Sudoku and me | Inquirer Opinion
High Blood

Sudoku and me

01:11 AM July 20, 2015

SUDOKU IS the logic-based, mind-challenging game that is now creating a storm among millions of puzzle enthusiasts all over the world.

There are conflicting versions regarding its origin. But at least everyone agrees that the Japanese have the trademark rights to the name Sudoku which means “a number in a single place.”


There are several versions of the puzzle. The most common that I am also familiar with is the 9X9 grid of 81 small squares called cells. These 81 cells are contained among nine bigger squares within the grid called blocks, with a block having nine cells each. One can also look at it as a grid of nine horizontal rows and nine vertical columns with nine cells in each row and in each column to make up the 81 cells within the grid.

For those still unfamiliar with the game, the goal that also serves as the basic rule of the game is to fill every cell in each block, each row, and each column, with one numeral from 1 to 9 without ever duplicating a numeral in each block, row, or column.


As a start, some of the cells are already filled with numerals called “givens.” The number of cells already filled varies in every puzzle. Thus, the more givens there are, the easier it is to figure out which of the remaining numerals logically should occupy which empty cell. And obviously, the less givens there are to start with, the more difficult it is to solve the puzzle.

Experts say that the closest puzzle comparable to Sudoku is the more popular jigsaw. The two puzzles have similarities both in the way they are done and in the pleasure that is gained in solving them.

In a jigsaw, there is only one solution where each piece can only go in only one place. Similarly, Sudoku has only one solution where the correct numeral must go in its proper place.

And the joy of successfully completing a jigsaw is akin to that of solving a Sudoku. When the final cell in the grid has been filled in a Sudoku, the satisfaction approximates what one feels when the final piece has been placed in a jigsaw and the total picture appears.

But why choose Sudoku over jigsaw?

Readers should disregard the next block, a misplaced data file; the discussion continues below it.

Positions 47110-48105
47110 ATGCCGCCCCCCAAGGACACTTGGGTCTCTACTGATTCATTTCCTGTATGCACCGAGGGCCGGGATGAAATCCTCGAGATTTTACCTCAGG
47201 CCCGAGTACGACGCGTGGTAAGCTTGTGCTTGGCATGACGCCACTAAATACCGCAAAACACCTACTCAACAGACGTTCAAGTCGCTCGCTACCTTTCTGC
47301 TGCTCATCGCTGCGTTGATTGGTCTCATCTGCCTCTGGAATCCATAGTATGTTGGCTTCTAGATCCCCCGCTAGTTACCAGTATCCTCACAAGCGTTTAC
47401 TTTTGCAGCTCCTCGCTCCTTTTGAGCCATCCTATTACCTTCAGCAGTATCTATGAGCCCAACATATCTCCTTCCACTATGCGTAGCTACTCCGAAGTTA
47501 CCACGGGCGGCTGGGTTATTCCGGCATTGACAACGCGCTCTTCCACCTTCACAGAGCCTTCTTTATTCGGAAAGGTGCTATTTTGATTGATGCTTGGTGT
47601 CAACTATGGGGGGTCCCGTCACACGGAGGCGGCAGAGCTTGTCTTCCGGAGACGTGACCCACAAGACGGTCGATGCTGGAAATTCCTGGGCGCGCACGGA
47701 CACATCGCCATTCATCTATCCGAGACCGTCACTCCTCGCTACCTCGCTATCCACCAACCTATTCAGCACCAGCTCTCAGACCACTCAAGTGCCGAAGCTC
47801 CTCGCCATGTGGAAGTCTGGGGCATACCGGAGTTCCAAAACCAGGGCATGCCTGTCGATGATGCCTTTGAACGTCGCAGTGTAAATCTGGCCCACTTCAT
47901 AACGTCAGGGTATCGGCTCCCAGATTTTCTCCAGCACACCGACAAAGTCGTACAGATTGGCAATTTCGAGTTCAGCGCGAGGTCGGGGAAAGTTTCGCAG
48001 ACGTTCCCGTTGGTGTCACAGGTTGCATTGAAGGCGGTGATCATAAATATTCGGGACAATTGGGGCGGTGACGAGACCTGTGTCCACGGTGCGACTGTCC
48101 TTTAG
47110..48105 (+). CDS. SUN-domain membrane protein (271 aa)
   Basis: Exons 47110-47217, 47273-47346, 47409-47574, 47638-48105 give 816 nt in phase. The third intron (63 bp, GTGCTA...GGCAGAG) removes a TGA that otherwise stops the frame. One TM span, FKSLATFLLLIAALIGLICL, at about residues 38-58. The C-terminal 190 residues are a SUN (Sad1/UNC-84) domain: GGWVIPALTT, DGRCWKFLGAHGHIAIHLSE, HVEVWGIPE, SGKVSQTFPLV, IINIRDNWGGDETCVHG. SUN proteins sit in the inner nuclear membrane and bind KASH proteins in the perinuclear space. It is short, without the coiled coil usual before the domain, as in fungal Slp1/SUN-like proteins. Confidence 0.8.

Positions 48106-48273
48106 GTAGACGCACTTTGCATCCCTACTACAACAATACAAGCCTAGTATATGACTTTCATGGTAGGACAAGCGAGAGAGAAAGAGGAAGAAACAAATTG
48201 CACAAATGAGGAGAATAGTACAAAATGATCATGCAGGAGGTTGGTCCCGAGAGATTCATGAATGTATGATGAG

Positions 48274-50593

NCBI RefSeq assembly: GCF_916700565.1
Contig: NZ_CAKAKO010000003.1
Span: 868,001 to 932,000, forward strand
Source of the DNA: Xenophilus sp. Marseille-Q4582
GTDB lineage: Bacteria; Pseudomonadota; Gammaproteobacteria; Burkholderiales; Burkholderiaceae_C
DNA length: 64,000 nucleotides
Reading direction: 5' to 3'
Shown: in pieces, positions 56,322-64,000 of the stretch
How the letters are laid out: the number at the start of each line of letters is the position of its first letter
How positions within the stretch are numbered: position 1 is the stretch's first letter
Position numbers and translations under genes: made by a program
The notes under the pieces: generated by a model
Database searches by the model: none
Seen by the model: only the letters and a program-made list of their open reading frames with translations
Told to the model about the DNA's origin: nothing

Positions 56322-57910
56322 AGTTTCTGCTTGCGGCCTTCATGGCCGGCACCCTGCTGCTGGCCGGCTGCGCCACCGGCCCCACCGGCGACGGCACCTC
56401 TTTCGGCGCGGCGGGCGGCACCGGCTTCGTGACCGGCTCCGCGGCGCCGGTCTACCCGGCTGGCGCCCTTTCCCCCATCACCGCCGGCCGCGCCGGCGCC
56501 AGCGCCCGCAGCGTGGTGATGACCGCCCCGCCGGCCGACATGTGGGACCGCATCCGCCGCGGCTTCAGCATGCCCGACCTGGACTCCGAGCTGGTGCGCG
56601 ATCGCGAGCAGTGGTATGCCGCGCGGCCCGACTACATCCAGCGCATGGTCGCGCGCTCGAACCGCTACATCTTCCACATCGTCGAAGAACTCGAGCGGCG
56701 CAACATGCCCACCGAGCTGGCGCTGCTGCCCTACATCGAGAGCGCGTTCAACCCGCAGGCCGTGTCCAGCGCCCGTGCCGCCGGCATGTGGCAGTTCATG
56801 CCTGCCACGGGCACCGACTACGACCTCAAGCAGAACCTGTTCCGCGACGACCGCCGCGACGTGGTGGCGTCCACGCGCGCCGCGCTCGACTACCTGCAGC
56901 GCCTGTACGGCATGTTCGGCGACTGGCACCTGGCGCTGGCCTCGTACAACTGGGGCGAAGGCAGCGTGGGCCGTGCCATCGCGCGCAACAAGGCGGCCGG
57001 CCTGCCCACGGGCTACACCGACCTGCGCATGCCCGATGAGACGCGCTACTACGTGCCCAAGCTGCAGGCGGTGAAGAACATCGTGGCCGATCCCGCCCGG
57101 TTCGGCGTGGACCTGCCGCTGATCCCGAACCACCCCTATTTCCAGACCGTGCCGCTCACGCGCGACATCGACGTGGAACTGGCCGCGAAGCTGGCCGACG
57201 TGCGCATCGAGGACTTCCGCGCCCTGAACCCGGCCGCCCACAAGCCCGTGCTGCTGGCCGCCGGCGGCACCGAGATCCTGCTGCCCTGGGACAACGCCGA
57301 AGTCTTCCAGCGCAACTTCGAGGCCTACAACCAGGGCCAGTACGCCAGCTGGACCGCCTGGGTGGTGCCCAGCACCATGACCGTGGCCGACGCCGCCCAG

Unlike a jigsaw, Sudoku is very handy and one can bring it anywhere he wants to go. It is light on the budget, and easily available, too. Almost every newspaper today carries syndicated Sudoku puzzles side by side with crossword puzzles. One can also buy a book or magazine of Sudoku puzzles in bookstores or convenience stores. Those who are tech-savvy can play a downloaded Sudoku app anywhere on their mobile phone, tablet, or laptop. One can also play it a bit at a time, if there is a need to be interrupted.

Furthermore, for an aging senior citizen like me, experts say, it also helps slow down the effects of dementia and Alzheimer’s since it engages the brain. It is challenging since it tests one’s logical reasoning and memory.


For a lot of people on the move, they like Sudoku because it makes short work of what should be a long haul. And so, for a traveler, it can kill the boredom of sitting in a literally long-haul flight. For the short-tempered, it can ease the tedium and unpleasantness of a long queue while waiting for his turn at the bank, the cashier’s line, or the doctor’s clinic. For the sick or their loved ones in a hospital room, it can help ease the pain of expectation for the unknown while waiting for the doctor’s diagnosis or the test results.

In fact, it was in a hospital setting where a chaplain-colleague of mine introduced me to Sudoku during our CPE residency in Honolulu, some years ago. At first, we were using it to relax during break from work. And then, we thought of using it as a conversation piece with patients during our visits with them. Soon the patients and even their visiting families started doing the puzzles themselves. Sudoku helped them ease their pain and anxiety, they told us. I realized then that Sudoku can be an effective therapy, too!

And true enough, I used Sudoku as therapy during my rehabilitation and recovery period after my multiple coronary artery bypass in 2007. It helped me to forget the pain while doing what I thought was something worthwhile.

Today, I still play Sudoku. And yes, I often ask myself whether it is not just a waste of my time. But come to think about it, Sudoku has even taught me some lessons in life.

First, in Sudoku, I need to have given numbers already in their right places to start with. I need them as a sort of foundation so that I can start solving the puzzle. And it is so in life. I need basic moral foundations to start living righteously. I need the pillar of values I hold dear to be there to hold me up when trials and hardships come.

Second, for me, Sudoku as a whole somehow reflects the order in nature and the universe around me. In Sudoku, I can solve the puzzle not by guessing, but only by following the rules. One mistake and the puzzle becomes insolvable. And so it is with nature. If I mess up with it by not following the rules it sets, my life gets into trouble!

Third and finally, in Sudoku I must be patient in exploring, scanning and logically analyzing all the blocks, the rows and the columns in order to find the answers to all the blank cells in the puzzle. Similarly, I have to explore and analyze patiently the circumstances where I find myself in, in order to find the solutions to the unanswered questions in my life.

At the end of the day, I feel that my playing Sudoku has served me well!

Danilo G. Mendiola, a retired HR and admin practitioner, does volunteer work in his Quezon City parish as a pastoral counselor. He has four children and four grandchildren.

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